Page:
1980s, Cork, Ireland: I was definitely the quiet one at school. I lived in Blarney, a village located five miles outside Cork city, and my parents decided to send me to the ‘city’ for secondary school. A distance of five miles means nothing in Australia, but in Ireland it was quite significant at the time. Blarney was firmly in the countryside and my new school, North Presentation, was very firmly in the city. I didn’t know a single familiar face. This would have been fine if there were others in the same boat, but not so: everyone at North Presentation was from the immediate local area and suspicious of outsiders. I talked with a different accent – a country accent – even though I lived only a few miles away. I dressed differently, as in less fashionably, although this was the 1980s and I use the term ‘fashionable’ loosely. So, it’s fair to say that I stood out. A few memories are quite vivid. A unit of lockers falling on me during a class-wide game of chase, my nose pumping blood. One of the ‘mean’ girls was hugely protective of me in the aftermath (which made the blood totally worth it!) and I willingly participated in the cover-up from the teachers. Another day involved a visit to the hospital, when I fell and badly grazed myself during PE. A girl (who I was quite wary of) put up her hand up to accompany me to the hospital. We had a wonderful time together in A & E. She regaled me with stories about her brother (who had a penchant for stealing cars and kept ending up in court) and the hours flew by as we waited to be seen. There was a happy ending to my secondary school experience … I found my feet and my voice in my senior years and have friendships today which have survived thirty years and ten thousand miles of distance.
In Who We Were I wanted to examine the concept of transformation and redemption through the lens of a high-school reunion. Each character is introduced to the reader via their original yearbook entry, a snapshot of who they were back in 2000, the year they graduated. As the story progresses, they each receive an anonymous updated yearbook entry, a snapshot of who they are today, and we get to see what has changed for them over the past twenty years. Some characters who were shy (like I was) have blossomed away from the constrains of the ‘herd’ environment at school. Others who were self-absorbed and cruel have evolved into devoted parents, responsible citizens, and kinder human beings. But not everyone has changed. Some present with all their old prejudices intact; it’s soon evident that they’re just as nasty or annoying or cliquey as before. The reunion is a chance for everyone to reconnect. It’s also, unfortunately, the perfect opportunity for revenge.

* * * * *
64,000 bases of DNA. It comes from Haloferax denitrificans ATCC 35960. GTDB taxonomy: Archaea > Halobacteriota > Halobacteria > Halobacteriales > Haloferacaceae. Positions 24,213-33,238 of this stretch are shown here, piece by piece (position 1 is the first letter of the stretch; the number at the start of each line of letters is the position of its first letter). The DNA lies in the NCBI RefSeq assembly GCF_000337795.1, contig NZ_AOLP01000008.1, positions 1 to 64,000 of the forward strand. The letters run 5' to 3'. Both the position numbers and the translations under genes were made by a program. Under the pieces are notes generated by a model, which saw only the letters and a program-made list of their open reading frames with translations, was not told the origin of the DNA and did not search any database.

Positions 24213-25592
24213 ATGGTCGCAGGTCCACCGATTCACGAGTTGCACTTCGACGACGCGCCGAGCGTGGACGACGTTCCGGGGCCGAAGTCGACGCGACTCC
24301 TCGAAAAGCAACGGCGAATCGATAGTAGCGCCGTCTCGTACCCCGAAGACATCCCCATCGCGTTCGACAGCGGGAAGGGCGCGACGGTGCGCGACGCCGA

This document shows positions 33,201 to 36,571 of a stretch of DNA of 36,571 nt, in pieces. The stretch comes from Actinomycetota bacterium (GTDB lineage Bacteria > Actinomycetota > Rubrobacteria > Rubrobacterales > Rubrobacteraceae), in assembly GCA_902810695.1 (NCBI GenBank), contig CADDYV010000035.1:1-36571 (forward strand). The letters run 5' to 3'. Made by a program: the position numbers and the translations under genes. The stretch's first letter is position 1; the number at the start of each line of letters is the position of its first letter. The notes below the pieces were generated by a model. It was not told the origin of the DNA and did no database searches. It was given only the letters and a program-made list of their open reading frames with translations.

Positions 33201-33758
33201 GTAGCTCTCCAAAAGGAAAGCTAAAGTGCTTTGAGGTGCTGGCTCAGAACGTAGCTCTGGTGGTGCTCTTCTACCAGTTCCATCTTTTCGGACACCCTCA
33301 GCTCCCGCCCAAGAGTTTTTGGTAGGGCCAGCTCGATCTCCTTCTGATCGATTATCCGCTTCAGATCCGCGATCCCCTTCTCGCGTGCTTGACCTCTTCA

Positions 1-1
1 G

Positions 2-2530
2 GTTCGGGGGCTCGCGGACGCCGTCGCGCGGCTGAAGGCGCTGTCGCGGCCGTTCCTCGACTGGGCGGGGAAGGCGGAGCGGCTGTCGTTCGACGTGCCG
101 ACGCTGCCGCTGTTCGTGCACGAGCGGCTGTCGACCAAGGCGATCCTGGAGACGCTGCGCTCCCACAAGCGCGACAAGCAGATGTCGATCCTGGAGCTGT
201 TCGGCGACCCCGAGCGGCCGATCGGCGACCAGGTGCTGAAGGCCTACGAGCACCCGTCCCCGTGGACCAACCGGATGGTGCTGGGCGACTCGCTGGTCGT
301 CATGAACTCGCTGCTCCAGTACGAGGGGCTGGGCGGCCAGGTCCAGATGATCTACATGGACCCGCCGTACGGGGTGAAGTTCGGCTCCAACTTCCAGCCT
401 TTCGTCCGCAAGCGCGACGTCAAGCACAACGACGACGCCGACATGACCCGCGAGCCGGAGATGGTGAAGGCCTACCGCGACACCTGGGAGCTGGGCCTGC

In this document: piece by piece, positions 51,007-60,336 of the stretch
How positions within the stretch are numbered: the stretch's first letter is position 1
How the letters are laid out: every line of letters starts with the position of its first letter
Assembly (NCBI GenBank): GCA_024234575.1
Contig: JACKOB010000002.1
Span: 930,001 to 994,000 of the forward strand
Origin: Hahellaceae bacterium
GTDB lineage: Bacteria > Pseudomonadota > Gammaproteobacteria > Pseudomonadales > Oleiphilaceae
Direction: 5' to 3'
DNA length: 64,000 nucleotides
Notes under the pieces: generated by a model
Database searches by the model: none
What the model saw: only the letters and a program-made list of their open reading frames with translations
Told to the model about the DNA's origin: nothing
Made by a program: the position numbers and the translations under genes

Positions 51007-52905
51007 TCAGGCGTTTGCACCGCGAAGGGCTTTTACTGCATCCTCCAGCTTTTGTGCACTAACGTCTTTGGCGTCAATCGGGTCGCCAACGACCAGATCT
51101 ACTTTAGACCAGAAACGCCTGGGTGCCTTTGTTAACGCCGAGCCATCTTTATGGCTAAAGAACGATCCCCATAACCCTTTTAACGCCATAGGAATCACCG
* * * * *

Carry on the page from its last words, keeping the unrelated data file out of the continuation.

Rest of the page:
2020, Sydney, Australia: My school days are a far-distant memory. I’ve lived in Sydney’s northern beaches the last twenty-five years, almost as far away from Cork as geographically possible. I am a mum of two, a lover of books and fashion, and I get a thrill from meeting new people. Friends who know me today would classify me as an out-and-out extrovert. I’m as different as can be to that ‘quiet girl’ from Blarney.
Who We Were
A gripping novel about the power of childhood cruelty, and how it makes us the adults we become.
IT’S BEEN TWENTY YEARS
BUT ALL IS NOT FORGIVEN
Katy is not the shy schoolgirl she once was, and she’s looking forward to showing her classmates who she’s become.
Annabel was the queen bee. But her fall from grace changed her life forever.
Zach was cruel, but he thinks he’s changed.
Robbie was a target. And he never stood a chance.
The reunion will bring together friends and enemies, many for the first time in decades. But someone is still holding a grudge…
Published by Allen & Unwin
Released 28th April 2020
Click here to purchase from Booktopia
About the Author:
B.M. Carroll was born in Ireland, and spent her early career working in finance. She is the author of eight novels, her most recent being The Missing Pieces of Sophie McCarthy, which was described as ‘irresistibly good’ by Liane Moriarty. She lives in Sydney.
5 thoughts on “Author Talks: B. M. Carroll on Who were you at school? The shy one? The silly one? The social butterfly?”
Terrific story. What a transformation! I went away to school when I was 13, but I always felt like an outsider. Perhaps because I’d had such a solitary childhood, on the wide open plains of outback NSW, and had become my mother’s main helper and confidant when my father abandoned his family. I am still an introvert, but much happier than I was then! I’ve told my story and my mother’s in my memoir, This Place You Know; see https://memoryandyou.org. It’s great to see real life being turned into fiction, as you have done, B M Carroll.
LikeLiked by 1 person
I always longed to go away for school! 😂
Pingback: General Fiction Round Up : April 2020 | Australian Women Writers Challenge Blog
Pingback: Crime Fiction Round-Up: May-June 2020 | Australian Women Writers Challenge Blog
Pingback: Crime Fiction Round-Up – Daydreams In The Desert